Adult woman sitting at a restaurant booth with a plate of eggs while a personified GI tract sits across from her sending warning messages via text

Trusting and Following My GPS: "Gut Positioning System"

Last updated: April 2022

I know the pain instantly. It's a pain, unlike any others. Different from menstrual cramps. Different from gas pain. Different from a night of drinking too much. The ulcerative colitis flare pain acts like a different beast – literally and figuratively.

If I accidentally eat a trigger food, my gut signals my brain, "Here’s your payback." It's just that simple.

30 years of navigating colitis

For more than 30 years of living with colitis, I regard my IBD as a traveling companion. It rides along life's journeys with me and pays particular attention to my diet, stress levels, and environmental factors. If I'm kind and sensitive to it, it gives back in kindness. If I disregard it, the "beastly" side of it pays back accordingly.

Before anyone looks upon me as a prime candidate for psychological evaluation, please understand that experience has been my BEST teacher. After more than 3 decades of living and struggling with IBD, I've learned to listen to my body. And I pay attention to the signals it communicates.

One rule that I've learned is that the same diet or foods affect people differently. For me, I know certain foods cause inflammation in my gut and lead post-haste to a flare.

So, what are the foods that I avoid?

Avoiding my UC trigger foods

Sadly, I’ve learned to quit my beloved sunny-side-up eggs. No more. Nope. Every time I eat bright-eyed, sunny-side-up eggs, my gut churns, and I'm running to find a bathroom. Experience has taught me this. On a good note, my colitis beast does tolerate hard-boiled and scrambled eggs. So, I stick to that path. It's not worth the pain or diarrhea.

Next, I've learned to peel the skin off scrumptious Honeycrisp apples. I just love the sweetness of the Honeycrisp variety. So much so, that I take one in my lunch every day. But each day, you'll find me peel, peel, peeling away the skin before I get to enjoy the crunchy, crisp treat. What's most sad (and ironic) about removing the skin is that I know I'm removing the ursolic acid that offers some promising healing properties.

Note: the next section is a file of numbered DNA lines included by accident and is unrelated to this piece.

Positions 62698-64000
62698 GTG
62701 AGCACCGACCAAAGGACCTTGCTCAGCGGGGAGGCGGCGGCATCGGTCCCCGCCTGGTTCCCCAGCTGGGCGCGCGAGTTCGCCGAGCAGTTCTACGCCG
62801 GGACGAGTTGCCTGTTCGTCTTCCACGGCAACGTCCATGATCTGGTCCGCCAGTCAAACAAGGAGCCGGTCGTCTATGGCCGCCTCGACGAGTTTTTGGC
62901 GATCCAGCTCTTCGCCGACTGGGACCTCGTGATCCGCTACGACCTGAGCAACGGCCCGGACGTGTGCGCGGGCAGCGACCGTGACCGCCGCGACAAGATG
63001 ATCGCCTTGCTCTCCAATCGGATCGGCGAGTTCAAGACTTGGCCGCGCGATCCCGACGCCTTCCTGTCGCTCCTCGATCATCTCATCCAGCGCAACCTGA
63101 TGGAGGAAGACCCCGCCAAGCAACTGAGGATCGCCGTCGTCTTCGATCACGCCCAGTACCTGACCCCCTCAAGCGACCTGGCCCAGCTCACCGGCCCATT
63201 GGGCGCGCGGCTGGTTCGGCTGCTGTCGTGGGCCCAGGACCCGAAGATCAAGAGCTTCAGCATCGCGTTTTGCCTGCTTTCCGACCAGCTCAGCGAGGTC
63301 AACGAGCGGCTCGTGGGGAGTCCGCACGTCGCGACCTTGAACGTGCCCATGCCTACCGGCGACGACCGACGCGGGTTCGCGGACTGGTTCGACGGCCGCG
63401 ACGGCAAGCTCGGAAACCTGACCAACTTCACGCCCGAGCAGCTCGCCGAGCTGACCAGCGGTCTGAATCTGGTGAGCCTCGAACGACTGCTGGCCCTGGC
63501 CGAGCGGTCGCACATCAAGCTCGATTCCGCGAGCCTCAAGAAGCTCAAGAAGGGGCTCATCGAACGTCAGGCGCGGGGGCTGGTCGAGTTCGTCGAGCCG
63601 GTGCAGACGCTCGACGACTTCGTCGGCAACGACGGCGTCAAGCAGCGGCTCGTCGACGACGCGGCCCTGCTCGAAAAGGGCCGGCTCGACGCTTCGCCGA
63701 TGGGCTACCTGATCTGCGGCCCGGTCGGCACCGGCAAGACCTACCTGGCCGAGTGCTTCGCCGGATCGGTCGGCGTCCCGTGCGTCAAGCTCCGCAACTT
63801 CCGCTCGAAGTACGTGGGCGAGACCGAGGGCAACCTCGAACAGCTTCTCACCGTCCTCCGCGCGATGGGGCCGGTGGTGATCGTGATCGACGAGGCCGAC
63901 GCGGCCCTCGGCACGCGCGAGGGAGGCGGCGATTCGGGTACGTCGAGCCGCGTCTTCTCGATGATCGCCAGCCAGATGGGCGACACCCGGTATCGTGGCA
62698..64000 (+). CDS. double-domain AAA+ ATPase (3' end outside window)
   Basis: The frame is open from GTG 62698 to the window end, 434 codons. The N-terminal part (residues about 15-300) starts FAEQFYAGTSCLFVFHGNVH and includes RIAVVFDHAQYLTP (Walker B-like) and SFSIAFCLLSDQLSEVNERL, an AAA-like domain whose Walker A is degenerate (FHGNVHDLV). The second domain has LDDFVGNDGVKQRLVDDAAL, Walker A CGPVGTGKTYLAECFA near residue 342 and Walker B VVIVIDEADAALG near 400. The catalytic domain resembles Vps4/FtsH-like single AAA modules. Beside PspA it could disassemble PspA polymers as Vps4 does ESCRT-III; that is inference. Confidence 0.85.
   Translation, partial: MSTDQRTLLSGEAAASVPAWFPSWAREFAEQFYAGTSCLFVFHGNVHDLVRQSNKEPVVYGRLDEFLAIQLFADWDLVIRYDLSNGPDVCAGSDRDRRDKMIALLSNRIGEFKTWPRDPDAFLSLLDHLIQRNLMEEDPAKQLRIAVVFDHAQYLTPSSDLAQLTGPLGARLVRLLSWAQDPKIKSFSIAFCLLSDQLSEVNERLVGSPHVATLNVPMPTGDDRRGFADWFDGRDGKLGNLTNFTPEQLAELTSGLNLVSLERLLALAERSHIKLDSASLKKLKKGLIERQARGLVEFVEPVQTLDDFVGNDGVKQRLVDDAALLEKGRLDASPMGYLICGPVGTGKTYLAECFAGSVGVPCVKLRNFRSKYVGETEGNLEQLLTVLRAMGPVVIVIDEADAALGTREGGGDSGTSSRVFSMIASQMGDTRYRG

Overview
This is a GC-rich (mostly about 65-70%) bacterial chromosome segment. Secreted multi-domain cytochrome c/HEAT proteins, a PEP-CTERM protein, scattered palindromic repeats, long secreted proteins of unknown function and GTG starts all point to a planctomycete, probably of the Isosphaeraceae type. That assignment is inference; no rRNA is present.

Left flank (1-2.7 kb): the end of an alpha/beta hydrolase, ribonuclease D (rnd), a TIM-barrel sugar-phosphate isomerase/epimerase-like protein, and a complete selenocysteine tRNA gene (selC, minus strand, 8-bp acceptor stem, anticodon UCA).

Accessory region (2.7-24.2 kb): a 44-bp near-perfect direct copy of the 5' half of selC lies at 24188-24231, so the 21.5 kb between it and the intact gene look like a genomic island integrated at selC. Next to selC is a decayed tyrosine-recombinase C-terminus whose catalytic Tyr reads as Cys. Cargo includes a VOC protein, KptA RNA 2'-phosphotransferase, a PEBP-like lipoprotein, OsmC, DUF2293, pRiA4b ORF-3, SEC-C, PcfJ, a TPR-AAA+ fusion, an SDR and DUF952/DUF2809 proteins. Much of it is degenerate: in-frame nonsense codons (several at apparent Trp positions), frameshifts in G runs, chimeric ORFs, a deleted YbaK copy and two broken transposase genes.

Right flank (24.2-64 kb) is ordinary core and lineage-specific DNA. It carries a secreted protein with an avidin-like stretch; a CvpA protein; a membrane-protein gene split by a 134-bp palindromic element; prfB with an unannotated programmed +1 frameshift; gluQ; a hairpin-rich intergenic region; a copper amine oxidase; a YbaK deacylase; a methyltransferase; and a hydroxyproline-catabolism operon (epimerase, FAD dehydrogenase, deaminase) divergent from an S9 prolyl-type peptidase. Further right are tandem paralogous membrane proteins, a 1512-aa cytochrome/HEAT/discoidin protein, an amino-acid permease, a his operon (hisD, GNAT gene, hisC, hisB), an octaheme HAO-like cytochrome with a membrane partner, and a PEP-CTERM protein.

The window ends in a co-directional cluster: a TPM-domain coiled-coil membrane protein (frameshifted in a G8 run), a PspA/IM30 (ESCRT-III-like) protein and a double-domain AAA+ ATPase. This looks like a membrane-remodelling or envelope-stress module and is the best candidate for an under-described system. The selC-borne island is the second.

But my gut says, "You can’t eat that." So, I peel it away and enjoy the other benefits of apple eating, such as the pectin found in them that may help reduce cardiovascular disease and antioxidants that help reduce the risk of cancer. Also, I discovered more recently that eating an apple around my meals also seems to keep my acid reflux at bay. Sweet varieties of this fruit seem to work better at acid reduction than sour ones. My body has also taught me that lesson.

Gluten and my gut

Finally, my biggest trigger food can be controversial. It emits eye rolls from the majority of restaurant servers I confront. But my body absolutely does not tolerate gluten. This protein – found in many grains such as wheat, barley, and rye – doesn't play well with my gastrointestinal system. As a matter of fact, my body rejects gluten instantly.

When I ingest gluten, an automatic inflammatory response occurs. My GI tract just refuses it and punishes me for not paying attention or avoiding it. So, if I don’t want to spend an entire day on the commode – or even start a colitis flare – then, I say "no" to any gluten product.

My "GPS" through the curves of colitis

If I want to live at peace with my traveling companion, then I consciously avoid foods that bring out the worst in my colitis beast. Period. It's not rocket science. But it sure took me the majority of 30 years to figure this out. I've learned to treat my gastrointestinal system with the utmost regard.

As cheesy as it sounds (and yes, cheese works fine for me), I say: choose the food path of least resistance. For those with IBD, one must always select the "safe foods." We all travel along many roads in life. If the joy is in the journey, then choose a nutritional path that brings out the joy in your gut.

But I know words don't teach. Experience does.

So, let your food experience inform you of what you can and cannot eat. That inner GPS – Gut Positioning System – will navigate you to the smoothest path. Trust me and my gut.

By providing your email address, you are agreeing to our privacy policy.

More on this topic

This article represents the opinions, thoughts, and experiences of the author; none of this content has been paid for by any advertiser. The InflammatoryBowelDisease.net team does not recommend or endorse any products or treatments discussed herein. Learn more about how we maintain editorial integrity here.

Join the conversation

or create an account to comment.

Community Poll

Let’s Talk FOOD! Will you be joining us for our Instagram LIVE series?